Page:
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North Star

average rating is 4 out of 5


William Hemingway


Posted on:

Oct 1, 2022

Film Reviews
North Star
Directed by:
P. J. Palmer
Written by:
P. J. Palmer
Colman Domingo, Malcolm Gets, Audrey Wasilewski

America is a divided country, split down many, many different lines and seemingly losing its sense of identity as half of its population are being dragged kicking and screaming into the 21st Century. There was a time not so long ago when it would be unthinkable that the Malboro Man, the rugged, manly figure of wild, American romance, could be black – let alone gay. Yet here, in North Star from writer/director P. J. Palmer, our all American hero is just that.


Colman Domingo is Jimmy, a cowboy who runs a ranch with his husband Craig, played by Malcolm Gets, and who today is selling their last horse, North Star. Jimmy needs money to pay for Craig's medication and care, as he is suffering from a seriously debilitating condition that has left him an invalid, unable to move or speak on his own. As luck would have it, Craig's sister Erin (Wasilewski) has turned up today unannounced, back early from a sojourn to Canada to rustle up some cheap medicine and a few other things. She wants to spend as much time as she can with her brother in his final days and even though she's not taking charge of the difficult stuff, like feeding, changing and bathing, she's happy to take charge of everything else and make a song and dance about it as she does so.


It doesn't take long for Erin's thinly veiled prejudices and moral superiority to come to the fore, underpinned as they are by her religious faith, and she badgers Jimmy to let her take Craig home with her, where he'll be with his real family and presumably under the auspices of God. Erin fully embodies the phrase, 'Love the sinner. Hate the sin,' as her pointed remarks and open disdain for her brother's relationship and lifestyle run Jimmy out of the house to do some chores and get away from the situation. Soon the TV is switched to the local televangelist channel, echoing Erin's sentiment, preaching love whilst simultaneously spouting hate, and poor Craig is forced to suffer in silence.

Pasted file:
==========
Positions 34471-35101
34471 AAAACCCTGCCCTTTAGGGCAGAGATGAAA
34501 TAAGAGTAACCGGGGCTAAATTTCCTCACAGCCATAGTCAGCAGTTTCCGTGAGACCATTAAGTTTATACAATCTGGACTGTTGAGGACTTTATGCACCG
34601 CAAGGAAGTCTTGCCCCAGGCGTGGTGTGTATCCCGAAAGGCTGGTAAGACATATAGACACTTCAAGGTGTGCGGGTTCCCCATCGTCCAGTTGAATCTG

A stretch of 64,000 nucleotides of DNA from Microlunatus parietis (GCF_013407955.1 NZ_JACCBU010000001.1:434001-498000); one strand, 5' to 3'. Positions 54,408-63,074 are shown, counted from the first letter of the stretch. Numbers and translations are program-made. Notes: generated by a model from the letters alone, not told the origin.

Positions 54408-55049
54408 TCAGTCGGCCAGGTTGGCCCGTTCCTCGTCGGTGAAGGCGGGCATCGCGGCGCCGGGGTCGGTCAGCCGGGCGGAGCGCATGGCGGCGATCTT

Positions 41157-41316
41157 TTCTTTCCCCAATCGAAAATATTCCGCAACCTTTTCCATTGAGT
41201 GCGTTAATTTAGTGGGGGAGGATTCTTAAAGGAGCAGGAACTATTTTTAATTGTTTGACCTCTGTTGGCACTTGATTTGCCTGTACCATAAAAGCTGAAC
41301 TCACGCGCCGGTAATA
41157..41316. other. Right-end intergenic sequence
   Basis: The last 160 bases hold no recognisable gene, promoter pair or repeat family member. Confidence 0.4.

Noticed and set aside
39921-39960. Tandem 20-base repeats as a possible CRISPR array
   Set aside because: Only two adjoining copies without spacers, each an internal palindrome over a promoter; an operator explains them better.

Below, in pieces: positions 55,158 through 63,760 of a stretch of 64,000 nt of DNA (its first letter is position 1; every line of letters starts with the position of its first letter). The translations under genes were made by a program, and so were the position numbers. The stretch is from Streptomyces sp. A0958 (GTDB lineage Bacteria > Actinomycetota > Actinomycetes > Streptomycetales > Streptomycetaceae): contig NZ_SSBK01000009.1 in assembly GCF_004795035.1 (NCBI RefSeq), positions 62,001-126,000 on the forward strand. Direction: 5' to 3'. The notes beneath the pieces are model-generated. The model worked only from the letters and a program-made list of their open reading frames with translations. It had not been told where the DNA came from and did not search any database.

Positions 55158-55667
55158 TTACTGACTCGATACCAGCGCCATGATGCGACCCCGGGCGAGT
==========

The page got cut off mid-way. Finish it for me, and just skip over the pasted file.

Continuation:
North Star then, speaks to a nation divided, unable to reconcile it's violent, oppressive past with where it needs to go in the future, where it is inclusive, understanding and non-judgemental. P. J. Palmer pitches his characters and his scenario perfectly, to showcase as many of the country's major dividing lines as he can without being blatant or overly dramatic about it.


Jimmy and Craig's inter-racial, same-sex relationship highlights the fault lines of race and sexuality while Erin opens up the weeping sores of religion and belief. Through the TV other contentious issues around lifestyle, education and rights are discussed and when a news report touches on the latest school shooting we are reminded that all of these dividing lines arc together under one umbrella – politics – the most divisive issue in America today.


Palmer tackles all of this with startling subtlety and it is to his immense credit that North Star remains a soft and gentle film throughout. Jimmy and Craig's relationship is genuinely touching and affecting with tough, invasive realities being balanced with tender, loving moments while the beauty and scope of the wilderness is contrasted with the small, closed-mindedness of what goes on indoors through Ernesto Lomeli's stunning cinematography.


The actors fully embody their characters with the three main leads offering outstanding performances which really enrich the feeling the viewer has of the scenario. Colman Domingo is considered and reserved as Jimmy while also managing to display an immense amount of strength and stoicism. Audrey Wasilewski shocks and riles as Erin without ever becoming a one-dimensional monster and Malcolm Gets stuns as Craig, managing to say so much with a single look as he expresses and receives love in two completely opposing ways.


There's a lot going on in North Star and not all of it is easy to unpick, meaning that the short film has real layering and depth within its thirty minute runtime. While on the surface it may look like something we've seen before, just scratching a little deeper offers up a wealth of themes and issues that can't help but have some effect on or relevance to the viewer. North Star is a beautiful prayer for a broken America and if just one ounce of its love and gentleness transfers through to the audience then the world will be a better place for it.

About the Film Critic
William Hemingway
William Hemingway
Short Film, LGBTQ+
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